Ethernet: A wired communication standard used to connect devices over a network. Any home broadband router supports ethernet cables as well as Wi-Fi. Ethernet can be quicker and more reliable than Wi-Fi, so it's preferable to use a network cable for any device which may require very fast data transfer speeds.
Fair use policy (FUP): A limit placed on broadband usage by the ISP. This is a controversial term as in the past FUPs did not always provide a specific data cap, could be tucked away in the small print, and were often implemented on broadband packages advertised as unlimited, leading to customers being hit with unexpected throttling or charges. Complaints spurred OFCOM and the ASA into action and many ISPs are now either truly unrestricted or have much clearer limits.
Femtocell: A femtocell is a wireless access point that provides improved localised mobile coverage by using a home broadband connection to boost the mobile signal. This technology isn't widely accepted but has obvious positive implications for improving mobile broadband signals in all kinds of environments.
Fibre optic broadband: A method of transferring data which utilises pulses of light sent across plastic or glass cables. Fibre optic data communications are fast and less prone to interference and have revolutionised telecommunications. It will one day entirely replace all the older copper cable that has been used on UK telephone lines for years. The old telephone network wasn't introduced with data in mind and, as anyone living far away from their BT exchange will testify, a long copper wire from the exchange to the home can hamper broadband speeds. However, the UK is slowly turning to fibre optic. Both Virgin (through its cable service) and the Openreach network now offer much faster speeds thanks to fibre, though not all homes are covered. Speeds also vary depending on whether the fibre connection goes all the way to the home or only to your street cabinet.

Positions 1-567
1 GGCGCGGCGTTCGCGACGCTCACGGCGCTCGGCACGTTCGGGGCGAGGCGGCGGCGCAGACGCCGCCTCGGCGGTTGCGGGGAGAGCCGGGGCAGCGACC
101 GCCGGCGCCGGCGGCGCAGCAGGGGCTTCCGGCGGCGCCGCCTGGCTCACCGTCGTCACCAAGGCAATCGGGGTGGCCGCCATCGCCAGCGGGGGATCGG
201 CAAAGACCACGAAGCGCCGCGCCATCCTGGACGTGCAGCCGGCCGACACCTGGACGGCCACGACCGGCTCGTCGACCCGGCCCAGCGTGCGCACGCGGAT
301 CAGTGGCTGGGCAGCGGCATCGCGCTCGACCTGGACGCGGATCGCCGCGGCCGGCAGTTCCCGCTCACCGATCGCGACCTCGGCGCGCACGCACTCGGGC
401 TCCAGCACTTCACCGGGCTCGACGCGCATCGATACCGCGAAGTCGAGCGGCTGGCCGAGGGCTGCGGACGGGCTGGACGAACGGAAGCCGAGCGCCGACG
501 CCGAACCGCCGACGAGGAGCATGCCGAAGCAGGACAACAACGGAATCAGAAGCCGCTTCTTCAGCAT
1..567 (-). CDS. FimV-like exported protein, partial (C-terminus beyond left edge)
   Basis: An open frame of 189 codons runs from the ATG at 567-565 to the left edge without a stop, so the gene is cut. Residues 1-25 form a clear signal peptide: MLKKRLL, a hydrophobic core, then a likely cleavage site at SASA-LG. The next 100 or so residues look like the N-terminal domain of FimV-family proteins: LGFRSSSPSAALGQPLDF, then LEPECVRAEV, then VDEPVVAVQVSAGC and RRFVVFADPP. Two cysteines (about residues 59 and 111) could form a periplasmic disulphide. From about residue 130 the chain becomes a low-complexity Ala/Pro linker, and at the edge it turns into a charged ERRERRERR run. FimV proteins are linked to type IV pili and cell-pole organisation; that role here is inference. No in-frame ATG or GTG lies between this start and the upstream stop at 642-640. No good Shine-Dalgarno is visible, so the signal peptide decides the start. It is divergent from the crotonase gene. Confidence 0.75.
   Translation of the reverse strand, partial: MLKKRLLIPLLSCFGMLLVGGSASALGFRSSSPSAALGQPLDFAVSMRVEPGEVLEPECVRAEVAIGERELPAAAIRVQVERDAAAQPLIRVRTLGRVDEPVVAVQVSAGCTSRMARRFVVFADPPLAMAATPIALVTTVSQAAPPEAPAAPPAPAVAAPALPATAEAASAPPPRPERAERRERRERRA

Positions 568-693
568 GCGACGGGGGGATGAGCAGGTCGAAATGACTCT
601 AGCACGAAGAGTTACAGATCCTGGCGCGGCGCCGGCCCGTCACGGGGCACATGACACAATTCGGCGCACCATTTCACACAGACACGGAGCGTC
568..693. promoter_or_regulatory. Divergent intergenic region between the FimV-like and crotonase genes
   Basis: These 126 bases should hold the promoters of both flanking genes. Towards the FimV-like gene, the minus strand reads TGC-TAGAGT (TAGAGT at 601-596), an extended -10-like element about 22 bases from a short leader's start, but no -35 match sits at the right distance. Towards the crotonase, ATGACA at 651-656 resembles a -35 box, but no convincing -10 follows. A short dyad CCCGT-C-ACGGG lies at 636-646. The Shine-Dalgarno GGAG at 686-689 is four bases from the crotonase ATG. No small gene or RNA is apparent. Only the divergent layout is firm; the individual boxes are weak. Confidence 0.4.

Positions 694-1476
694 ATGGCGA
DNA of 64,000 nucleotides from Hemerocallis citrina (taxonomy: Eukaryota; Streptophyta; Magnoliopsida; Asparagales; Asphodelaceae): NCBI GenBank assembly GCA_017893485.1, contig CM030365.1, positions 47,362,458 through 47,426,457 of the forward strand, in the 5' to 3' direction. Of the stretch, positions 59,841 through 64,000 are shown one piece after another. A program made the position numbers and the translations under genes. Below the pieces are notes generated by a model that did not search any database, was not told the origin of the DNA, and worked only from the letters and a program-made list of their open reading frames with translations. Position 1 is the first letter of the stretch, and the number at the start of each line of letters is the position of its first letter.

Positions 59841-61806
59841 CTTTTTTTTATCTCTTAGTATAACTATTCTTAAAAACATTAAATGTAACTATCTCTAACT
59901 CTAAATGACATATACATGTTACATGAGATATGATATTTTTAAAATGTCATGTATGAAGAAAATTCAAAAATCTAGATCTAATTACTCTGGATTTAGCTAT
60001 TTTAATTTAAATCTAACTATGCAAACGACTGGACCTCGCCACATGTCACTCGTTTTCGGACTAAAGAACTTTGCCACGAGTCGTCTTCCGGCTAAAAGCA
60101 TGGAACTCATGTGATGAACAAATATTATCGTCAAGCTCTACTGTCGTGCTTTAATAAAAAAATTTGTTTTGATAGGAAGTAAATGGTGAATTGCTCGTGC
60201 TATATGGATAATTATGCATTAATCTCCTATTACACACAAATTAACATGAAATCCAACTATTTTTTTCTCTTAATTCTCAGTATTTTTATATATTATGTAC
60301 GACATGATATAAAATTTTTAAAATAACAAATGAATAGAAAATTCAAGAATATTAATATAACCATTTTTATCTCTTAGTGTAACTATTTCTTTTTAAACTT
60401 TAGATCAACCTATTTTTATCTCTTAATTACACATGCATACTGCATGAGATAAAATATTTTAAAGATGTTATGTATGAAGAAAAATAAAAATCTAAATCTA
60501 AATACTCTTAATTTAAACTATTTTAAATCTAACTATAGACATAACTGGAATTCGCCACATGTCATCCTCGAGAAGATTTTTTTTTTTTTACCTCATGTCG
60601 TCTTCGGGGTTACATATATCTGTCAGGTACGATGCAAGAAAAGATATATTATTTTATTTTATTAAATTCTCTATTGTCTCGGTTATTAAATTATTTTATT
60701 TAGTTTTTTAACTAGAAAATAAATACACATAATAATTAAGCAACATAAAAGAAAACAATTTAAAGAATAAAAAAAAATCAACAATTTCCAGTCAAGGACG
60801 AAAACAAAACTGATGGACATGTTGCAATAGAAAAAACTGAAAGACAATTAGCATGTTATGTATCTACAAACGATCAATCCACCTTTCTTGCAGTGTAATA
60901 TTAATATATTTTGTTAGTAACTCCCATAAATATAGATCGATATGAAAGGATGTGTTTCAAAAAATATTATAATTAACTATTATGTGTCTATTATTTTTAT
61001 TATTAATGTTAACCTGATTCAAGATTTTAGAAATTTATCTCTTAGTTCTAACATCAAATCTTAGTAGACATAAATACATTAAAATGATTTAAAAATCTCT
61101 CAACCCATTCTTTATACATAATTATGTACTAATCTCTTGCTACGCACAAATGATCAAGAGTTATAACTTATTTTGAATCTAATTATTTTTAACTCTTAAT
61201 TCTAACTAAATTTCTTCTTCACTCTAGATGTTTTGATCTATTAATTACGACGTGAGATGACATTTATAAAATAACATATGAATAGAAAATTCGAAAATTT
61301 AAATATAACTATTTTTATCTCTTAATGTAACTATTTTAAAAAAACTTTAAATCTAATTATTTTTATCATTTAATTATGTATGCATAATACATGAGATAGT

File sharing: The act of distributing or accessing files such as movies, music, computer software, ebooks and images. File sharing can be carried out by many methods, from simply hosting files on a website to peer-to-peer networking. While the term has become synonymous with piracy it is not inherently illegal, and file sharing tools and services are commonly used for legitimate distribution.
Firewall: A firewall is a barrier between a computer and the internet. It is often used to stop unwanted malicious communications arriving via the internet, but can also filter and block outgoing data. The firewall will evaluate everything that's sent to or from your machine and take action according to its rules (which are user-configurable). A firewall is a useful protective measure but in most cases, not something the typical home broadband user has to worry about too much. Modern operating systems and broadband routers include built-in firewalls and most of the time we will not need to change any of the default behaviour, aside from occasionally allowing software access if the firewall has mistakenly blocked it from communicating. A firewall alone should not be relied upon to protect you, it is still important to use anti-virus and anti-spyware tools.
Fixed line: Fixed-line broadband is a term used to describe internet delivered over a physical link, such as fibre or ADSL. The term is mostly used to differentiate fixed-line broadband from wireless services like mobile broadband and satellite internet.
Free broadband: Until October 2016 this was mostly used to refer to broadband deals where you only paid phone line rental and the broadband component was free. However, Ofcom and the ASA decided that providers would no longer be allowed to separate the cost of line rental, putting an end to these kinds of deals. If you search for free broadband now what you'll find will likely be either broadband deals with free setup or broadband with free gifts.